Yoga for Concentration Eases Hyperactivity


Anna HuntStaff Writer
Waking Times

“Concentration is taking your mind off many things and putting it on one thing at a time.” – Ananda Sangha

Imagine what you could do if you could concentrate better. You could use your time more efficiently. You could more easily finish tasks and projects. Perhaps you could even lose that all-familiar feeling of being overwhelmed.

Today, many of us are easily distracted, and there is so much to distract us. We live in a fast paced world, so jam-packed with over-stimulation, activity, information and multi-tasking, that our bodies are now permanently stuck in a state of hyperactivity and our brains seem to have forgotten how to concentrate. As a result, we have more stress and anxiety than ever before.

  • Doctors, and society in general, easily blame the lack of concentration and the resulting anxiety and stress on “chemical imbalances in the brain,” and the solution is often to prescribe ADHD and ADD medicines to anyone frustrated with or challenged by poor concentration. But perhaps there is a simpler and less invasive solution towards a more focused mind and balanced lifestyle.

    Yoga and the power of concentration

    The power of concentration is within each and every one of us. In the yoga teachings of Patanjali, concentration – dharana – is one of the steps towards self-realization – samathi – a state of intense concentration achieved through meditation, at which union with the divine is reached. Through the practice of yoga, we learn how to slow our breath, calm the mind and body, which in turn fills us with the feeling of this possibility.

    We can use our internal bodily functions to help calm the mind by focusing on the rhythms of the breath and the heart. To most of us, the breath rhythm is most accessible. To increase concentration, learn to observe the breath, how it moves in and out of the body, how the chest and stomach move, the sensations of the air as it moves in and out of the nostrils, and so forth. Once you’re able to do this, learn to breathe slowly and deliberately and start practicing various pranayama exercises. This is the type of yoga that is often all that’s needed to slow the rhythm of the heart and calm the body and the mind. Focusing on the breath rhythm with the intention of concentration is a powerful tool that can be used not only during yoga practice but also at any point of your day, even if only for 5 or 10 minutes each day.

    You may argue that regulating only the breath won’t help all that much and that you also need a healthy lifestyle. Yes, you would, of course, be right. But the breath can be the first step; it’s easy, can be done anywhere and anytime. As you focus on your breath once a day, you will gain more interest in nurturing other habits that help cultivate better concentration, such as getting sufficient sleep, staying physically fit through some form of exercise, eating healthy, and meditating.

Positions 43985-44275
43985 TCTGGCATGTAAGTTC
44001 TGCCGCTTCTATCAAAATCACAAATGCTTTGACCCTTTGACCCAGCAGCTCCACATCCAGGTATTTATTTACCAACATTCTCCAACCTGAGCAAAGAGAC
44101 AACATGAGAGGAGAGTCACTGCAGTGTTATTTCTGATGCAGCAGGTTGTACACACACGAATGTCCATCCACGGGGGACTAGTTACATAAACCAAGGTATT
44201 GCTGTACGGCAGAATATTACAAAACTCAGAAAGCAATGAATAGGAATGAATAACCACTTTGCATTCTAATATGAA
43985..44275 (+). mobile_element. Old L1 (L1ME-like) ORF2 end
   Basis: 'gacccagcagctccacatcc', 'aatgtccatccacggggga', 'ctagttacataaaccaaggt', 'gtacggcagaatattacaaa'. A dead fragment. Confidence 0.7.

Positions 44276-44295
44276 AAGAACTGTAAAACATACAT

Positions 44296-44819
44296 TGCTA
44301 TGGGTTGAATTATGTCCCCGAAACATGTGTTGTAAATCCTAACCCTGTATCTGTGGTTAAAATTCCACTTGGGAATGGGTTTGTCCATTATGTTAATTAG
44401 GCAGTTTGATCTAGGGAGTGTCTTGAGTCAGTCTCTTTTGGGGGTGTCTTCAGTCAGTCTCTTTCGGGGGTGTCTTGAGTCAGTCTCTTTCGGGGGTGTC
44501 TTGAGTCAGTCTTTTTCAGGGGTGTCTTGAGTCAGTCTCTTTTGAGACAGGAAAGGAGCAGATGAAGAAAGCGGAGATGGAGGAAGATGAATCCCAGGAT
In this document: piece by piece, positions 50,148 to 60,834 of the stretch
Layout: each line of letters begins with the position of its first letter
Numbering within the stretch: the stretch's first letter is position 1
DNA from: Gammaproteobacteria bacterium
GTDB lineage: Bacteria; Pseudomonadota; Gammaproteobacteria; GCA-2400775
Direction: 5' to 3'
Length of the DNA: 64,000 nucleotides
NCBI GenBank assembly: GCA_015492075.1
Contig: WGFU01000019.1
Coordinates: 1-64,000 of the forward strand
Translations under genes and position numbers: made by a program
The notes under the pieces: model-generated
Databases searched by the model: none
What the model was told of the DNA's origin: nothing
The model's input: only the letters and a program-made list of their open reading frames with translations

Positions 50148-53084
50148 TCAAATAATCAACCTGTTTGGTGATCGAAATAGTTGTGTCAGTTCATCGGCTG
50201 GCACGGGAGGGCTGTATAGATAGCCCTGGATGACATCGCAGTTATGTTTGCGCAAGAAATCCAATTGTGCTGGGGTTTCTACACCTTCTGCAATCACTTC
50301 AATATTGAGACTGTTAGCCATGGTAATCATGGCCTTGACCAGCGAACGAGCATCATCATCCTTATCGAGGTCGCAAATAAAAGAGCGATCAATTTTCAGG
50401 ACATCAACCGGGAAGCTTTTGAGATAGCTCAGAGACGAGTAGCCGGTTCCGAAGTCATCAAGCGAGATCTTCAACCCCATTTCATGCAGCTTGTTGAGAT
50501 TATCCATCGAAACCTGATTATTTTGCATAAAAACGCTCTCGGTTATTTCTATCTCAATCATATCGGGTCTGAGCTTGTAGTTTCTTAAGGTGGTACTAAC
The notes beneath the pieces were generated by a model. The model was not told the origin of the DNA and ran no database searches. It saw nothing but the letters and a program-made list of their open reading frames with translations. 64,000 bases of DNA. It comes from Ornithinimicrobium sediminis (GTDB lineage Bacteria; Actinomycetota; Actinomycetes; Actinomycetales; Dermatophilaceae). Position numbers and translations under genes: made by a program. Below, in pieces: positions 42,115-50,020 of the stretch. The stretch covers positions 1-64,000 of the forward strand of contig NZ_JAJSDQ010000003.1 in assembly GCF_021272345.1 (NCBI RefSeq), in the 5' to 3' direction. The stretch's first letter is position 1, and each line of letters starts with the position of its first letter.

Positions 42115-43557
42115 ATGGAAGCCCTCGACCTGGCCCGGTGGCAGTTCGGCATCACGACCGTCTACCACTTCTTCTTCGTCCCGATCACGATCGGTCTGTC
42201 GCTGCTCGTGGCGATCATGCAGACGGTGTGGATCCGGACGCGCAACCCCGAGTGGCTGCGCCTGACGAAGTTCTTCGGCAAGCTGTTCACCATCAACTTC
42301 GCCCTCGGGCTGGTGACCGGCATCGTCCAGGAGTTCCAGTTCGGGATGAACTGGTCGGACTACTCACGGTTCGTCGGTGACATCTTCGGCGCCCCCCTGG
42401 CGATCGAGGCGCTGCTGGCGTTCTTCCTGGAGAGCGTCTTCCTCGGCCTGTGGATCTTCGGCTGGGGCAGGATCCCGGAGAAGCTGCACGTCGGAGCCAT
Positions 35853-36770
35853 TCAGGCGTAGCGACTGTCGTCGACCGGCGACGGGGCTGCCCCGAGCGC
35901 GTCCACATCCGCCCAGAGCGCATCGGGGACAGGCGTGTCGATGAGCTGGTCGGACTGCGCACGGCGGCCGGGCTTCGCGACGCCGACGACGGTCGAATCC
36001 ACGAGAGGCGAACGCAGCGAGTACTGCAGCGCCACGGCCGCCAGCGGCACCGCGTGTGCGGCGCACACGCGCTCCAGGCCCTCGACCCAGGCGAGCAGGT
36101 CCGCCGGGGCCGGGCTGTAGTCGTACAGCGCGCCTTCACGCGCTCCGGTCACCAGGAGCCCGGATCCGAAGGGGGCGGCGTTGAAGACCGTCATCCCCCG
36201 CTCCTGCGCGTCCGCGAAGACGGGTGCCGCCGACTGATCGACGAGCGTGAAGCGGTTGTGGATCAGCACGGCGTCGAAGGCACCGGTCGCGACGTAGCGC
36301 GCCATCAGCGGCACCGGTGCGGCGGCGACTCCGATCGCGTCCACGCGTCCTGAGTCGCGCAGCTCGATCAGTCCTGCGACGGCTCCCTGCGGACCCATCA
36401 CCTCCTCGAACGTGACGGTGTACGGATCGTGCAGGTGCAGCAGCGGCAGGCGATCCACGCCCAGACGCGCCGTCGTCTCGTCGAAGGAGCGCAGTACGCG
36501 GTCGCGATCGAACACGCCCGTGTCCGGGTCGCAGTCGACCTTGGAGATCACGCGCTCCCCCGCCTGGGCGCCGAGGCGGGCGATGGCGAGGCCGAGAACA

“Concentration is the ability to sustain undivided attention in time and space.”Master Living by Dr. Barbara Condron

    The effects on daily life

    Improving your concentration will help with what many might view as simple tasks, such as reading a book, but for some it will also help with so much more… improving their ability to handle difficult situations with other people, solving complex problems by creating innovative solutions, understanding and being open to listening to others’ point of view, and advancing the process toward self realization.

    People who know how to concentrate display a remarkable capacity to give to the universe.” – School of Metaphysics


    Advanced Hatha Yoga: Classic Methods of Physical Education and Concentration, Shyam Sundar Goswami

    A Child’s Way to Yoga, John Walter Thomas

    The Yoga Sutras of Patanjali (Sacred Teachings), Pataanjali

    The Yoga of Breath: A Step-by-Step Guide to Pranayama, Richard Rosen

    Read more articles by Anna Hunt.

  • About the Author

    Anna Hunt is writer, yoga instructor, mother of three, and lover of healthy food. She’s the founder of Awareness Junkie, an online community paving the way for better health and personal transformation. She’s also the co-editor at Waking Times, where she writes about optimal health and wellness. Anna spent 6 years in Costa Rica as a teacher of Hatha and therapeutic yoga. She now teaches at Asheville Yoga Center and is pursuing her Yoga Therapy certification. During her free time, you’ll find her on the mat or in the kitchen, creating new kid-friendly superfood recipes.


    This article was originally created and published by Waking Times and is published here under a Creative Commons license with attribution to Anna Hunt and It may be re-posted freely with proper attribution, author bio, and this copyright statement.

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    Disclaimer: This article is not intended to provide medical advice, diagnosis or treatment. Views expressed here do not necessarily reflect those of WakingTimes or its staff.

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